Paying With Your Phone

We already have a perfectly fine way to make non-cash payments.

By Farhad Manjoo

Illustration by Robert Neubecker. Click image to expand.Paying for stuff is considered an important part of the economy, one of those activities that civilization has been refining for thousands of years. Yet it’s still a big hassle. The major problem, of course, is cash. Paper money is a pain to acquire and carry—you can only find it at specialized locations, many of which charge you outrageous fees. It isn’t safe; if you lose cash or it gets stolen, that’s that. Cash leaves no record, which is good for thieves and tax cheats, but inconvenient for the rest of us. (Wouldn’t you love to know how you squandered $100 Saturday night?) And it’s pretty gross, too. That $20 you’re carrying was in some dude’s pants.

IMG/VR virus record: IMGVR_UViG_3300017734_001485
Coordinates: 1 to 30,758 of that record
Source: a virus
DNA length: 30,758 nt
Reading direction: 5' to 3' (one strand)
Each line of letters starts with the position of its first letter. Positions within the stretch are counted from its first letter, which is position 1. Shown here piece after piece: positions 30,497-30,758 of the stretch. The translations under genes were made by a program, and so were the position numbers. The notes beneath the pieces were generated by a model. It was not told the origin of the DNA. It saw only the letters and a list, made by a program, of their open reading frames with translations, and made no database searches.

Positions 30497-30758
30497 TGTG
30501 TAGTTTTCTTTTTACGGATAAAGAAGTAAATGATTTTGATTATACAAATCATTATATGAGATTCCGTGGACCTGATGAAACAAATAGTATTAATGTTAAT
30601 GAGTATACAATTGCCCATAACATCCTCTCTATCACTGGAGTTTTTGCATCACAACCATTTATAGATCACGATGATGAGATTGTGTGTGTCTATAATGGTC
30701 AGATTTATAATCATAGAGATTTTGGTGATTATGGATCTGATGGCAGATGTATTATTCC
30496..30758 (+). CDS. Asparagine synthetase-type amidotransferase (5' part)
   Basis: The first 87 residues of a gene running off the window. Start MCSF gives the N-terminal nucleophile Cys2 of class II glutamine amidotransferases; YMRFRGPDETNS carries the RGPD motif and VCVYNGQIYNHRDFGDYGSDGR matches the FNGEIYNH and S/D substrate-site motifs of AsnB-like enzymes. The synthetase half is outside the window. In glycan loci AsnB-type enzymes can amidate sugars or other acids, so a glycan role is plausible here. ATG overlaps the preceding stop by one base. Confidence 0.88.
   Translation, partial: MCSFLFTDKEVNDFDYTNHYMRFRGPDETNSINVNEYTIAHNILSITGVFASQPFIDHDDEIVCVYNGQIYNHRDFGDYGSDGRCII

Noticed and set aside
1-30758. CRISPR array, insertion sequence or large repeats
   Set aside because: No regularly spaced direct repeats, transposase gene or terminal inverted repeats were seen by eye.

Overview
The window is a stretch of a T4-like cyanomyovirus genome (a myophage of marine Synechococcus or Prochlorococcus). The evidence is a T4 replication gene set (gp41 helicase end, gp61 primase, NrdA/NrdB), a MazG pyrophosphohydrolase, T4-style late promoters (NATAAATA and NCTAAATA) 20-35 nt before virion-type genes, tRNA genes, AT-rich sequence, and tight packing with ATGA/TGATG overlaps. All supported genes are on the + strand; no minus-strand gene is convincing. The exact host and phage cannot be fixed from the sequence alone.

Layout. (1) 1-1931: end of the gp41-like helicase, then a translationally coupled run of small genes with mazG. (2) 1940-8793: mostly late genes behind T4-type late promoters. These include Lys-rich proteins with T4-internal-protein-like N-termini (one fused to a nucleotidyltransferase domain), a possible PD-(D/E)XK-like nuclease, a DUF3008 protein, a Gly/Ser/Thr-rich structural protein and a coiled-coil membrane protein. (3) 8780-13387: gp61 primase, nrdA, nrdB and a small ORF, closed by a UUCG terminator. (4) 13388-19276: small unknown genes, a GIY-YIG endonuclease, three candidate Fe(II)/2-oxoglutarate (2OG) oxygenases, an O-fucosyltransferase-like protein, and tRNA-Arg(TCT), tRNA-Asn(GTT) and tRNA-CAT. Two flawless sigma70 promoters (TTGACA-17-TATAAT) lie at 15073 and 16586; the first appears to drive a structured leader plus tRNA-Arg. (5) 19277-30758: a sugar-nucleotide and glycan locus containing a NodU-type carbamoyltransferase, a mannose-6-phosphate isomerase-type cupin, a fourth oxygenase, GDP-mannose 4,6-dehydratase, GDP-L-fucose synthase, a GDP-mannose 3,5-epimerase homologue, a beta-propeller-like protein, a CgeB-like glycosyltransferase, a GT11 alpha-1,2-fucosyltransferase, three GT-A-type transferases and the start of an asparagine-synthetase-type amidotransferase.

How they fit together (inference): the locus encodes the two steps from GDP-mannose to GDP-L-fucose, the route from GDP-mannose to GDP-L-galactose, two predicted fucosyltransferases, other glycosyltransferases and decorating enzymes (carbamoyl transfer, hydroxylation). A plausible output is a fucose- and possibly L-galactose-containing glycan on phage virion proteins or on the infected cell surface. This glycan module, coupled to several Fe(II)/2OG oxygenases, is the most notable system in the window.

It makes sense, then, that few Americans want to use cash anymore. According to a 2008 Federal Reserve survey, the "median American" (that’s you!) carries only about $30 in paper money at any one time. Mr. and Ms. Median visit an ATM just three times a month, and since 1995, the dollar value of cash transactions in the economy has plummeted. (So has the value of payments made by check, another terrible system). Yet despite our clear distaste for paper money, many retailers accept nothing else. And then there are the parking meters, vending machines, buses, newspaper stands and other outlets that want exact change.

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